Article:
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How and Why has Teacher Quality Changed in Australia?

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Abstract

International research suggests that differences in teacher performance can explain a large portion of student achievement. Yet little is known about how the quality of the Australian teaching profession has changed over time. Using consistent data on the academic aptitude of new teachers, we compare those who have entered the teaching profession in Australia over the past two decades. We find that the aptitude of new teachers has fallen considerably. Between 1983 and 2003, the average percentile rank of those entering teacher education fell from 74 to 61, while the average rank of new teachers fell from 70 to 62. One factor that seems to have changed substantially over this period is average teacher pay. Compared to non-teachers with a degree, average teacher pay fell substantially over the period 1983-2003. Another factor is pay dispersion in alternative occupations. During the 1980s and 1990s, non-teacher earnings at the top of the distribution rose faster than earnings at the middle and bottom of the distribution. For an individual with the potential to earn a wage at the 90th percentile of the distribution, a non-teaching occupation looked much more attractive in the 2000s than it did in the 1980s. We believe that both the fall in average teacher pay, and the rise in pay differentials in non-teaching occupations are responsible for the decline in the academic aptitude of new teachers over the past two decades.

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  • Andrew Leigh & Chris Ryan, 2006. "How and Why has Teacher Quality Changed in Australia?," CEPR Discussion Papers 534, Centre for Economic Policy Research, Research School of Economics, Australian National University.
  • Handle: RePEc:auu:dpaper:534
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    File URL: https://www.cbe.anu.edu.au/researchpapers/cepr/DP534.pdf
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    1. Peter Dolton & Wilbert van der Klaauw, 1999. "The Turnover of Teachers: A Competing Risks Explanation," The Review of Economics and Statistics, MIT Press, vol. 81(3), pages 543-550, August.
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    Cited by:

    1. Alison L. Booth & Hiau Joo Kee, 2011. "A Long‐Run View Of The University Gender Gap In Australia," Australian Economic History Review, Economic History Society of Australia and New Zealand, vol. 51(3), pages 254-276, November.
    2. Leigh, Andrew, 2010. "Estimating teacher effectiveness from two-year changes in students' test scores," Economics of Education Review, Elsevier, vol. 29(3), pages 480-488, June.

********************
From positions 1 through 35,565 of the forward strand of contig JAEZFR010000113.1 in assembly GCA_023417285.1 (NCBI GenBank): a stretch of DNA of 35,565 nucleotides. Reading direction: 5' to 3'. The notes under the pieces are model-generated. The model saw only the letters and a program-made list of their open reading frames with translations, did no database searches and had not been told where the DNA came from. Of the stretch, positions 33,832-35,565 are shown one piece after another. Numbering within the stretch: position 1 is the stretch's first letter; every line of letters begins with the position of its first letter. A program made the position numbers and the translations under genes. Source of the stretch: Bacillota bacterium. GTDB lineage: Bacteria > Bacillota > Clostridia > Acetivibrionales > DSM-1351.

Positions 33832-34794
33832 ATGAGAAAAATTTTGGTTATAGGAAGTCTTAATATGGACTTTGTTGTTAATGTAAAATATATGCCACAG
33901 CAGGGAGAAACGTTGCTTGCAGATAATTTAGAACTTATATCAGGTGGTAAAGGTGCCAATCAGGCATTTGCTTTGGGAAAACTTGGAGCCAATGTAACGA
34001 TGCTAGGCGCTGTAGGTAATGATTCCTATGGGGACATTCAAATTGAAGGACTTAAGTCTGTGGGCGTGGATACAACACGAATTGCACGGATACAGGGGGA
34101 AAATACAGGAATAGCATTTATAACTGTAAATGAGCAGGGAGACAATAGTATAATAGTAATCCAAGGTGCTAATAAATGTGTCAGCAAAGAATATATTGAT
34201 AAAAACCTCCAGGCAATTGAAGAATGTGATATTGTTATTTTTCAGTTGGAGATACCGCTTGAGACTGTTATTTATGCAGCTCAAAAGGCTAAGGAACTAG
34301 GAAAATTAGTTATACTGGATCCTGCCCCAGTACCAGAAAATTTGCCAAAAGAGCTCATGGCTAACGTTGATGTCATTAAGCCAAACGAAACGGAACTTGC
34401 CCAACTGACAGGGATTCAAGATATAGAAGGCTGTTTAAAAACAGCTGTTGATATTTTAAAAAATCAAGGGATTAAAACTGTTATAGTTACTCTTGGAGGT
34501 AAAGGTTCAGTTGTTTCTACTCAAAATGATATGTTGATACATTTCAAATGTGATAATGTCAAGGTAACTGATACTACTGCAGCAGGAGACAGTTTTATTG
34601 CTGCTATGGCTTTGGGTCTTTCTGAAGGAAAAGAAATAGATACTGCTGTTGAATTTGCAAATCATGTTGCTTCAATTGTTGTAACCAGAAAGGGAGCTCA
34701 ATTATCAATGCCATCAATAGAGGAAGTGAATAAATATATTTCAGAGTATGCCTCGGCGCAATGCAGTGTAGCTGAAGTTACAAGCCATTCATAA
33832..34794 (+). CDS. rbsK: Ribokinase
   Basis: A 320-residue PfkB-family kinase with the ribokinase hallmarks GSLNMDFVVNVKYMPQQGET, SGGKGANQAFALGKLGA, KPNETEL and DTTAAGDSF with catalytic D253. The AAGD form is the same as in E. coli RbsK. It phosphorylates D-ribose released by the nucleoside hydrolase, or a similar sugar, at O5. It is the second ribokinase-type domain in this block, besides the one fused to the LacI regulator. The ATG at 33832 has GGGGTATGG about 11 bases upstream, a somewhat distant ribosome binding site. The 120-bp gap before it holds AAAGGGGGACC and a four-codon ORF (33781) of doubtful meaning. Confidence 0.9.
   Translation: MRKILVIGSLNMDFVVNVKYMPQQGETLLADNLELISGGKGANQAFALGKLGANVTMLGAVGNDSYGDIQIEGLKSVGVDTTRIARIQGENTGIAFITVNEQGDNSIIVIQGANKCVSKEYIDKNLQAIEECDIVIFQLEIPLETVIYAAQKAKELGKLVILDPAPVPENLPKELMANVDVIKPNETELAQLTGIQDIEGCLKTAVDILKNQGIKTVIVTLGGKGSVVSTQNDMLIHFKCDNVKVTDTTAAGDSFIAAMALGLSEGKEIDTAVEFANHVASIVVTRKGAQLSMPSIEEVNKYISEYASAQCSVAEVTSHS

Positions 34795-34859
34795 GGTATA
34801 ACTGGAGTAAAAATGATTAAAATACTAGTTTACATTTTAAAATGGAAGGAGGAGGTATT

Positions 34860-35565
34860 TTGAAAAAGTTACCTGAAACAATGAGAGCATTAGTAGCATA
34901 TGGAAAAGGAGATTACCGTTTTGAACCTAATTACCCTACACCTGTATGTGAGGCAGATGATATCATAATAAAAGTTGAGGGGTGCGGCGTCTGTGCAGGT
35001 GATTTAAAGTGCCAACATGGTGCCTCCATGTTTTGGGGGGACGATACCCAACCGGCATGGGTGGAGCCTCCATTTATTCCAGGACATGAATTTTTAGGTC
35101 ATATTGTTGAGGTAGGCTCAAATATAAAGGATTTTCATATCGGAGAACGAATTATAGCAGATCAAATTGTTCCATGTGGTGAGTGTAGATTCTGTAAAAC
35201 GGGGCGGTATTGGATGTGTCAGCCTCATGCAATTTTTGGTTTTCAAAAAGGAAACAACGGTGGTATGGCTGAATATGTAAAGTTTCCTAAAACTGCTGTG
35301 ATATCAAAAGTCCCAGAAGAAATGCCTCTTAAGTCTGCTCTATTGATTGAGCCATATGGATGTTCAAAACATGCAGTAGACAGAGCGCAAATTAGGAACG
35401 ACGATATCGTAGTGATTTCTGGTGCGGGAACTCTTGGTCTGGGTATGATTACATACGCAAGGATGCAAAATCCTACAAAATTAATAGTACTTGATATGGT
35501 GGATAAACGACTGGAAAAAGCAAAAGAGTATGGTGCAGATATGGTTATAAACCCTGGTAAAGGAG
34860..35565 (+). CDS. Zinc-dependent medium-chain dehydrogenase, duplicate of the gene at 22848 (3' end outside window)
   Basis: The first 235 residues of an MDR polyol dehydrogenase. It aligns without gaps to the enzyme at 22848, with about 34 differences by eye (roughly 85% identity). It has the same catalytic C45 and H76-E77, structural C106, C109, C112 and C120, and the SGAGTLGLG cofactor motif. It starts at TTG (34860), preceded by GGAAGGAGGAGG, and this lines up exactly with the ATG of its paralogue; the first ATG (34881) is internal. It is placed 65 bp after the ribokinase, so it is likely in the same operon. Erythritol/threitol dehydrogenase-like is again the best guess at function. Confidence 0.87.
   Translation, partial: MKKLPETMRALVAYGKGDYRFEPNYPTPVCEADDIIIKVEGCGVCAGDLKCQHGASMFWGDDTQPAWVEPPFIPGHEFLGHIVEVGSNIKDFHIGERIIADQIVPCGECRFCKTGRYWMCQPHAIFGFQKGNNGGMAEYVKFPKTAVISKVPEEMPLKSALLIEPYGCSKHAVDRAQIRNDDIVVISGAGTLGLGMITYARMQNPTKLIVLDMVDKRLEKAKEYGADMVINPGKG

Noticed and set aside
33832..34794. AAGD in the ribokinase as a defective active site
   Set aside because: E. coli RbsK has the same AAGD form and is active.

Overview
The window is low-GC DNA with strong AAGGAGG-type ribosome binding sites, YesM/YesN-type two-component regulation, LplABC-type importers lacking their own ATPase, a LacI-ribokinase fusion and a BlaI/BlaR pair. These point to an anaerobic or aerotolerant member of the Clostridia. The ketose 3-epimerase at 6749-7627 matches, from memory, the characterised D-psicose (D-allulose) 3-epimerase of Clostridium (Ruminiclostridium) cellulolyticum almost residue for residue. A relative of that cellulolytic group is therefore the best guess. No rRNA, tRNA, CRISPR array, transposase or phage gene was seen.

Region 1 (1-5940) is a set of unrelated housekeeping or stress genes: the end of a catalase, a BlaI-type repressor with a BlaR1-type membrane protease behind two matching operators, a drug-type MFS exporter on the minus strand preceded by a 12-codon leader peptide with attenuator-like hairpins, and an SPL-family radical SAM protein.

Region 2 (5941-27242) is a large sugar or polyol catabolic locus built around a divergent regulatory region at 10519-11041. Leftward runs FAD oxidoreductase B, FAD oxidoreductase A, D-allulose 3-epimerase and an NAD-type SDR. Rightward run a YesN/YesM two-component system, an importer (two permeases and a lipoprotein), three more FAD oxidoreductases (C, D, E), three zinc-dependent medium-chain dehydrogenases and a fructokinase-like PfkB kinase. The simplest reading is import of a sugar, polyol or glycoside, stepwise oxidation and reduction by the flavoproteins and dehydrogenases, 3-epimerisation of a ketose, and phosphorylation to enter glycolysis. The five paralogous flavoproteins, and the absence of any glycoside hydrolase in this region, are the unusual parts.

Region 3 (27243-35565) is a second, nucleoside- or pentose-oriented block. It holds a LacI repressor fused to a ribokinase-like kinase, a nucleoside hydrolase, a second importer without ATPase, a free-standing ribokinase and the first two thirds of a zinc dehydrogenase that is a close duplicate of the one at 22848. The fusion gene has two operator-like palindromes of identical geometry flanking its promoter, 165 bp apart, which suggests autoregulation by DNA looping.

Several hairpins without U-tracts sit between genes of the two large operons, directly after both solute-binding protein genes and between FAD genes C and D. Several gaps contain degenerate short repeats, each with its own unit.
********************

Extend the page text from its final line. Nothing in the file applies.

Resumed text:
3. Andrew Leigh & Chris Ryan, 2011. "Long-Run Trends in School Productivity: Evidence from Australia," Education Finance and Policy, MIT Press, vol. 6(1), pages 105-135, January.
    4. Richard Cebula & Franklin Mixon & Mark Montez, 2015. "Teachers’ salaries and human capital, and their effects on academic performance: an institution-level analysis of Los Angeles County high schools," Journal of Economics and Finance, Springer;Academy of Economics and Finance, vol. 39(2), pages 347-356, April.
    5. Son Nghiem & Ha Trong Nguyen & Luke B. Connelly, 2016. "The Efficiency of Australian Schools: A Nationwide Analysis Using Gains in Test Scores of Students as Outputs," Economic Papers, The Economic Society of Australia, vol. 35(3), pages 256-268, September.
    6. Leigh, Andrew, 2012. "Teacher pay and teacher aptitude," Economics of Education Review, Elsevier, vol. 31(3), pages 41-53.
    7. Andrew Leigh, 2013. "Revenge of the Nerds: The Economics of Education Reform," Australian Economic Review, The University of Melbourne, Melbourne Institute of Applied Economic and Social Research, vol. 46(2), pages 227-233, June.
    8. Mausumi Das & Subrata Guha, 2012. "What Do Teachers Do? Teacher Quality Vis-a-vis Teacher Quantity in a Model of Public Education and Growth," Working papers 216, Centre for Development Economics, Delhi School of Economics.
    9. Grönqvist, Erik & Vlachos, Jonas, 2016. "One size fits all? The effects of teachers' cognitive and social abilities on student achievement," Labour Economics, Elsevier, vol. 42(C), pages 138-150.

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    Keywords

    test scores; teacher salary; occupational choice;

    JEL classification:

    • I21 - Health, Education, and Welfare - - Education - - - Analysis of Education
    • I28 - Health, Education, and Welfare - - Education - - - Government Policy
    • J31 - Labor and Demographic Economics - - Wages, Compensation, and Labor Costs - - - Wage Level and Structure; Wage Differentials

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